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Alpine-- A Utah County elementary school earned national recognition for promoting safe walking and biking to school, but first had to convince parents and students to change their habits.
Alpine Elementary set a goal of improving the safety and health of students. Instead of a car-focused commute to school, Alpine encouraged students to walk or ride their bikes. Fewer cars created less traffic and a safer environment for pedestrian students.
The National Center for Safe Routes recognized Alpine Elementary with the James L. Oberstar Safe Routes to School Award. The award recognizes schools or organizations working to create safe walking and biking routes.
"We're really excited about it. We think it's a great honor to receive the award and to be honored nationally," said Principal of Alpine Elementary, Cami Larsen.
The elementary started its Safe Routes to School program two years ago. Sidewalks and crosswalks needed to be improved and traffic nearby the school was a concern.
Alpine applied for federal grants through the Utah Department of Transportation and received $71,500 to install four solar-powered speed limit signs, build a new walking and bicycling trail and improve the bike storage area at the elementary.
Alpine city also pitched in, donating $125,000 in labor and materials to improve sidewalks and crosswalks.
"I think it shows a lot to our community about how much we value walking to school, biking to school, being safe," Larsen said.
The school started "walk to school Wednesdays" where kids are encouraged to walk and are given healthy snacks. Half the student body at Alpine now walks or rides their bike every day and all their footsteps and pedaling is for a good cause.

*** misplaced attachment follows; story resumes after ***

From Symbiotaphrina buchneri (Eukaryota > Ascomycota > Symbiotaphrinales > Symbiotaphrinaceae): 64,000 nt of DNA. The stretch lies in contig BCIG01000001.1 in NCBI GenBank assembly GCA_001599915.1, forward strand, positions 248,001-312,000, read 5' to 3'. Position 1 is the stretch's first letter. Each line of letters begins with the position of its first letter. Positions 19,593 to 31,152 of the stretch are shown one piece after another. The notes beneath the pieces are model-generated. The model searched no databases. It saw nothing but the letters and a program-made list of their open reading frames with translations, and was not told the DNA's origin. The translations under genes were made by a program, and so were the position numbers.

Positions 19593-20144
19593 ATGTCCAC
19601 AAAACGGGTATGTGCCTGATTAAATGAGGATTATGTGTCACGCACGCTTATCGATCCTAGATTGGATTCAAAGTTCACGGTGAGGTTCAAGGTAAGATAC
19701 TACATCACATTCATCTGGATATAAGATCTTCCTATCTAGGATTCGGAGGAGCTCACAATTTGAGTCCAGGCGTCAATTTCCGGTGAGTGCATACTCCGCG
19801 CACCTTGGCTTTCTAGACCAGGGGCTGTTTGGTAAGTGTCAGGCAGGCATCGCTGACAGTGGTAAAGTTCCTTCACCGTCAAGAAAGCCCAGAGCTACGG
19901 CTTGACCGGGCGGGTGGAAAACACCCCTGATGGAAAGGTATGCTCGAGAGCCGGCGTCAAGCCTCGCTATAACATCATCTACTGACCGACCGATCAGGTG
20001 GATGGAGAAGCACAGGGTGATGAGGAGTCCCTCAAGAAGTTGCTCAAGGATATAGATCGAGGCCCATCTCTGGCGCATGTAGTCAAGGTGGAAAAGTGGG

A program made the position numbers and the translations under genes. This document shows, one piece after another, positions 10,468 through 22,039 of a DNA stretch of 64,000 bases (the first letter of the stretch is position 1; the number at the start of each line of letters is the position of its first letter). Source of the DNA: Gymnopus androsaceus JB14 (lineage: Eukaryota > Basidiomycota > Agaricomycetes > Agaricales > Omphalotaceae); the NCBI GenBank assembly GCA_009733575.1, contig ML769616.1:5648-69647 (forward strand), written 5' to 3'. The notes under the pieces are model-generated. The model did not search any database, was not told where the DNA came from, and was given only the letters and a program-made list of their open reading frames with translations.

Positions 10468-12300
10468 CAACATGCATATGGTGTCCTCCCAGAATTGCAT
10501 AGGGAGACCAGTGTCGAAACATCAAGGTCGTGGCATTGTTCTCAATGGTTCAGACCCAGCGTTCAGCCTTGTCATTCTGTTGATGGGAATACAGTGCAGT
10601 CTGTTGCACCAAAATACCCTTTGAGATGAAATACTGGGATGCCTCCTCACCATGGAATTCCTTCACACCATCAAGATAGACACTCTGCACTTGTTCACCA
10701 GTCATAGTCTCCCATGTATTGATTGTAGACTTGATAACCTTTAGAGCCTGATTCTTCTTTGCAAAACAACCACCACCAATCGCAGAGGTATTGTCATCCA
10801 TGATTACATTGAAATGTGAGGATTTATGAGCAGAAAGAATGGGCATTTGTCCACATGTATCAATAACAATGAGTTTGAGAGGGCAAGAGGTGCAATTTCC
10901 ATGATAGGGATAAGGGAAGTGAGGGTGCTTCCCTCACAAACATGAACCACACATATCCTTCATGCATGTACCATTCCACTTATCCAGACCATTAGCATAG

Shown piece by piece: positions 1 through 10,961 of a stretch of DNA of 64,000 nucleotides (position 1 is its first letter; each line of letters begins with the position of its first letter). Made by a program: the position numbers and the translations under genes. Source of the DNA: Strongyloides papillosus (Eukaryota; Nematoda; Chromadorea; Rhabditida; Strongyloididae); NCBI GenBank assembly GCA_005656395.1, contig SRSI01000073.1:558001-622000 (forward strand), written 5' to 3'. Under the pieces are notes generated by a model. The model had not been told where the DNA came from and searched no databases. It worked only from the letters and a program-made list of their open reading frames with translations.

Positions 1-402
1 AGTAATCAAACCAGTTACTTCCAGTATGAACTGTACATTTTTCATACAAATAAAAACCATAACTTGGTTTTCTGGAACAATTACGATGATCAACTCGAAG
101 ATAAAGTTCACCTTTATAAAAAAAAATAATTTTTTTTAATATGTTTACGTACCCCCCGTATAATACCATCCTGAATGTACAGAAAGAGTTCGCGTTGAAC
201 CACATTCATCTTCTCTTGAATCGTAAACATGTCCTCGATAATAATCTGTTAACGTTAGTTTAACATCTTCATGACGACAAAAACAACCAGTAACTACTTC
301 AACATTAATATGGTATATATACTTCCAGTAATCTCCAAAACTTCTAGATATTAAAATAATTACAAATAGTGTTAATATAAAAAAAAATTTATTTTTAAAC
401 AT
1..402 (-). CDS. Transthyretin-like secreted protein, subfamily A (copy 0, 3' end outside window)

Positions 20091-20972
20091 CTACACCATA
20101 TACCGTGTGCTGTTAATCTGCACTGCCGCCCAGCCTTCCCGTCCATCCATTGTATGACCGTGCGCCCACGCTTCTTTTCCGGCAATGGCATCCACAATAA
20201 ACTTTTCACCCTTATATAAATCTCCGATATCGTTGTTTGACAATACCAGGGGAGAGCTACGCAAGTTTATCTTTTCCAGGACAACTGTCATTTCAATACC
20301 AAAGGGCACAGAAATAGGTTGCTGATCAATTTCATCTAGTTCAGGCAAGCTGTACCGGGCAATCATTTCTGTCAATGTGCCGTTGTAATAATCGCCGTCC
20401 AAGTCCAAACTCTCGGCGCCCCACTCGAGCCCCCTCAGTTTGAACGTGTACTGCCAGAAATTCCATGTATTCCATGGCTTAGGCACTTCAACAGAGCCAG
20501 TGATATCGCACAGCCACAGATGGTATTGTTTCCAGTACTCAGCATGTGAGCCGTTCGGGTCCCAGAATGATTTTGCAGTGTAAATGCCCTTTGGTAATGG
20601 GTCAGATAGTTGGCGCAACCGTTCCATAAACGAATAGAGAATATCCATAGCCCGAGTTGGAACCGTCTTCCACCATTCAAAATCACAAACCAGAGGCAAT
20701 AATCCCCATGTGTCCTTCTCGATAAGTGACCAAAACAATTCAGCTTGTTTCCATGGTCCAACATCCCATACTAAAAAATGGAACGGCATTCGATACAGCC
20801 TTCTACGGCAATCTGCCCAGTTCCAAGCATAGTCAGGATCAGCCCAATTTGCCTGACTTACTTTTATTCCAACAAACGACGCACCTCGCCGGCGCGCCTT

In the past two years, students at Alpine have walked 72,000 miles and raised enough money through donations to pay for three months' worth of lunches for their sister school, Candle Light School in Nairobi, Kenya.
"We are very thankful for what all the students, teachers and parents of Alpine Elementary are going to ensure other children from a very different culture have an opportunity to enjoy life and have self-esteem," said Fred Afwai, principal and founder of Candle Light School.
The students also raised money for a cow, several goats and chickens for the school's farm.
"We hope that other schools can learn from the example our school has done. It's a great opportunity for the school and community to work together," Larsen said.
The award is named after Congressman James L. Oberstar, D-MN. Oberstar chairs the U.S. House Transportation and Infrastructure Committee and will present the award to Alpine Elementary during an assembly in December.